After the Bucs led the league in average third-down distance last week, with a whopping 10.7 yards, I wrote a piece called "Third & Forever", specifically as that's a phrase Warren Sapp seems to love using when reminiscing about the Bucs glory days every now and then on NFL Network. While the Bucs did better in third down distance this week, I'm keeping the name, in quasi-tribute to Sapp, for a little research project.
There's no particular theory to test, since stats can be manipulated in many ways to try and prove hypotheses correct, so we're gonna go straight up inductive reasoning here: I'm just going to collate third-down stats over the course of the season, and we'll see if any obvious trends or patterns emerge - while of course seeing how the Bucs compared with the rest of the league each week.
But first, lets take a specific look at the Bucs game, and see what happened on each third down:
The first thing I notice compared to last week is that the Bucs actually called runs on third downs in order to try and pick up the first down - the only run that was called last week was the final third down the Bucs had to try and wind the clock down before a field goal. Again, a run was used for a similar reason this week, but at least it was also called on 3rd & 3 and 3rd & 2. That does, however, point to another noteworthy fact: aside from those two third downs, every other third down the team faced was six yards or longer. To me, that suggests that the Bucs aren't doing enough to pick up yardage on first and second down - it's not really a good look for your team when 83% of your third downs are six yards or longer.
The pleasant surprise among these stats is on the second third down the team saw on the day - Josh Freeman actually scrambling for the first down, something that we've barely seen since the 2011 season kicked off. On the nine passes that were called on third down, Freeman complete three of seven passes he actually threw, the other two ending in a scramble and a sack - though as we've discussed elsewhere, Freeman's four third-down incompletions came on two drops by Jackson, a route where Jackson tripped over the corner's feet as he broke his route, and that force-out by Jabari Greer where Williams might (ought to?) have been able to drag his second foot for the catch... but I'll let you make your own minds up on those four plays. In all, the Bucs converted a higher percentage of third downs than they did the previous week, picking up 5 of 12 (compared to 6 of 16 the the previous week).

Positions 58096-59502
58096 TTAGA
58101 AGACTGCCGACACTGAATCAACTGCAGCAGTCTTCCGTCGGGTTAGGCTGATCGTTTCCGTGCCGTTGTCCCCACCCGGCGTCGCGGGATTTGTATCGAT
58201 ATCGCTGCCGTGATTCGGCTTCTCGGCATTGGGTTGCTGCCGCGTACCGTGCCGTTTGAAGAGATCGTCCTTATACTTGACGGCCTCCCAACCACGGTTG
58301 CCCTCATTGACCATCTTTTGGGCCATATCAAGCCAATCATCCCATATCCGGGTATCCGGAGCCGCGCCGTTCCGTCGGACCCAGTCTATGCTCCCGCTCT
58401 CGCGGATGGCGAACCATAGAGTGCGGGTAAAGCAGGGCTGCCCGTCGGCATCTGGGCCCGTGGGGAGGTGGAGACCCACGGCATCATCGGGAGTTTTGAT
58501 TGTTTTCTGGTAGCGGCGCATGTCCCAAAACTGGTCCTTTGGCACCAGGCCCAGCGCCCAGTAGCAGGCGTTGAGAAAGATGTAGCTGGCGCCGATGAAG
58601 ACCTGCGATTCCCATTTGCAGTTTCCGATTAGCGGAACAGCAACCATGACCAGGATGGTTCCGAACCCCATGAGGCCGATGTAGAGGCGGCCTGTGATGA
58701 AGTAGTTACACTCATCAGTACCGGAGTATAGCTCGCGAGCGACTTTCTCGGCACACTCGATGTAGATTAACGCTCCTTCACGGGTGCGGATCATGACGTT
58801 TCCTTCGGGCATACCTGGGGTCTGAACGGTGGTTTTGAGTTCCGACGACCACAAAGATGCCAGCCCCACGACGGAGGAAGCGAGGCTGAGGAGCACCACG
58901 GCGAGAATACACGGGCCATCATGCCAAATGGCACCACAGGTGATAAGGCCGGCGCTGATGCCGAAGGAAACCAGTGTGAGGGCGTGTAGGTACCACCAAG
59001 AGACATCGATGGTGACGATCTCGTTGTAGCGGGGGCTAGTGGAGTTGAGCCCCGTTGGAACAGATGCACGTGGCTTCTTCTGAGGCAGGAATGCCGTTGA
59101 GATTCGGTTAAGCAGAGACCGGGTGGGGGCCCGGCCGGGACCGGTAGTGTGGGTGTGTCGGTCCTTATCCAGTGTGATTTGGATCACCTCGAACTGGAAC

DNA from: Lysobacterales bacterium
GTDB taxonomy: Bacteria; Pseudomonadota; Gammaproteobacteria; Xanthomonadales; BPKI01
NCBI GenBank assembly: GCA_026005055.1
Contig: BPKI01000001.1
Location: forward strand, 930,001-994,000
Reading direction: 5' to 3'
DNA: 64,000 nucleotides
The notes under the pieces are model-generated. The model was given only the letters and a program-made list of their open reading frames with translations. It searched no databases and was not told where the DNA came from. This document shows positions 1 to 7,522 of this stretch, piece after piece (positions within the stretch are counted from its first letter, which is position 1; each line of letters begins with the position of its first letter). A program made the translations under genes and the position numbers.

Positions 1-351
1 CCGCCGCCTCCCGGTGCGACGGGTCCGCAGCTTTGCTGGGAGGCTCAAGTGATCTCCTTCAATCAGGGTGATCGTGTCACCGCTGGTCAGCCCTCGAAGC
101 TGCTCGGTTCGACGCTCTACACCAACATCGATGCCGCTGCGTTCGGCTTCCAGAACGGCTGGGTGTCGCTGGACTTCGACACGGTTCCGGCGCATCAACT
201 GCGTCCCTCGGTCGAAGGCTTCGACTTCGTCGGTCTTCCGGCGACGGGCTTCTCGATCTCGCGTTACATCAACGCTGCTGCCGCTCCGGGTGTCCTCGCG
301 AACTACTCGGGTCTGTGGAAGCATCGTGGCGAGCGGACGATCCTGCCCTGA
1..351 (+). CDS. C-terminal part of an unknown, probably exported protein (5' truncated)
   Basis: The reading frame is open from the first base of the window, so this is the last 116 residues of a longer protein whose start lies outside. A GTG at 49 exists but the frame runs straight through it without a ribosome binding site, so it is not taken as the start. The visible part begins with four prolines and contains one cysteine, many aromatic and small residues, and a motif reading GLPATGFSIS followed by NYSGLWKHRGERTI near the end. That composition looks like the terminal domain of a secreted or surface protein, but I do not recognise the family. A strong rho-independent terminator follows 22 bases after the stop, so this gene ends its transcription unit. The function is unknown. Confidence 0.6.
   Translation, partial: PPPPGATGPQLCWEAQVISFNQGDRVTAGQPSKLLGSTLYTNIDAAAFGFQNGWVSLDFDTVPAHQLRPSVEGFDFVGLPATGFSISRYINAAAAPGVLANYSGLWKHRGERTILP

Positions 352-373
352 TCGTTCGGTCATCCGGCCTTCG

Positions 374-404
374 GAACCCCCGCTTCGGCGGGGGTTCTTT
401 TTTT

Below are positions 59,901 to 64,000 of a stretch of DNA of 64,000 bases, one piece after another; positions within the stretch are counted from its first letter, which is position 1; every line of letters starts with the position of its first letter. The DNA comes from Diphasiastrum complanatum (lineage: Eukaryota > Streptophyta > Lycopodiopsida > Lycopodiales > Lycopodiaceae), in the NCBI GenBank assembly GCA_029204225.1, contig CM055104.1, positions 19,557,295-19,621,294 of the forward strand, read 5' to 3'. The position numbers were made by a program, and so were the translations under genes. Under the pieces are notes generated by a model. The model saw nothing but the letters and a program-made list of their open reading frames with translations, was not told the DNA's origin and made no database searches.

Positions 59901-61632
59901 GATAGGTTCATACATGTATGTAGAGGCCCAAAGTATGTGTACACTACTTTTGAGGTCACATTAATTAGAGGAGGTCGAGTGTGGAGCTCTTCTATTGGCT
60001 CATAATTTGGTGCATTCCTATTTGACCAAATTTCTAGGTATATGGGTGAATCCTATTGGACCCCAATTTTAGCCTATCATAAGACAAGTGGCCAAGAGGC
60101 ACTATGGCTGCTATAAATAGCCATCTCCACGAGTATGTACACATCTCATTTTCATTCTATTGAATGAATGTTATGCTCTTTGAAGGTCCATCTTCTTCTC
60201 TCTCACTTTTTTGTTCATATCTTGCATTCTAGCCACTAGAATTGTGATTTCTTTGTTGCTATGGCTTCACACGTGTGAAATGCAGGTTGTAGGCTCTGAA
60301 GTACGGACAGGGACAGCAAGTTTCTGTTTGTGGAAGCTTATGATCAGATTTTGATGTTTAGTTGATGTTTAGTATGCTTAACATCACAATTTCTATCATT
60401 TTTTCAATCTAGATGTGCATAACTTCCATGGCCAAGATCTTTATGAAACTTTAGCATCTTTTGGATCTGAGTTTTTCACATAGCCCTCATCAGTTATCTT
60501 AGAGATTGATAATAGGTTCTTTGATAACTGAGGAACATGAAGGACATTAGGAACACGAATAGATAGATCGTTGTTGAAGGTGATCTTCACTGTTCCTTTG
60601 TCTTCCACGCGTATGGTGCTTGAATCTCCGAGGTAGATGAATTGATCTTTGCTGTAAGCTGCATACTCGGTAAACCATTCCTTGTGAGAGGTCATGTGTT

Now let's look at the New Orleans Saints:
In a reversal of last week (where the Jets called three third-down runs, compared to the Bucs' one), it's the Saints who ran just once on third down compared to the Bucs running three times. When compared to Freeman, Brees had the better completion percentage on third down, with half of his passes being caught (not counting the one third down pass that was caught by Mason Foster, of course). While 50% of his passes may have been caught, however, in all the Saints converted five of fourteen first downs, giving them a slightly lower conversion rate than the Bucs. In at least one improvement on the last week for the Bucs defense, while they did still commit penalties to give the Saints a fresh set of downs, none of them came on third downs on plays that would otherwise have been punts - against the Jets, the Bucs twice gave their opponents a fresh set of downs when, had they not committed penalties, they would have forced punts instead.
Now, having looked in slightly more detail at the Bucs', and their opponents', third downs, let's look at the league-wide stats to see how the Bucs compare to the other 31 teams.
|Team||3rd Down Distance||Rank||3rd Down Conversion Percentage||Rank||3rd Downs Faced||Rank|
Instantly, we see a significant improvement in the Bucs' third-down average distance, from 10.7 in week one to 7.7 this week. More importantly, that was just .6 of a yard above the league-wide average for week 2, where they were three full yards above the league average last week. Likewise, their third-down completion percentage improved from 37.5%, which right around league average last week, to 41.6% in week 2, ninth best this week and 5.5% better than the league average. A new stat I've tracked this week is the number of third downs each team faced, where the Bucs faced fewer than the league average - just 12 third downs. (BONUS STAT: for the second week in a row, winning teams on average faced a longer third down than losing teams this week, but again with a far smaller distance than I would have expected - just a .2 yard difference, with winning teams averaging 7 yards and losing teams averaging 7.2 yards.)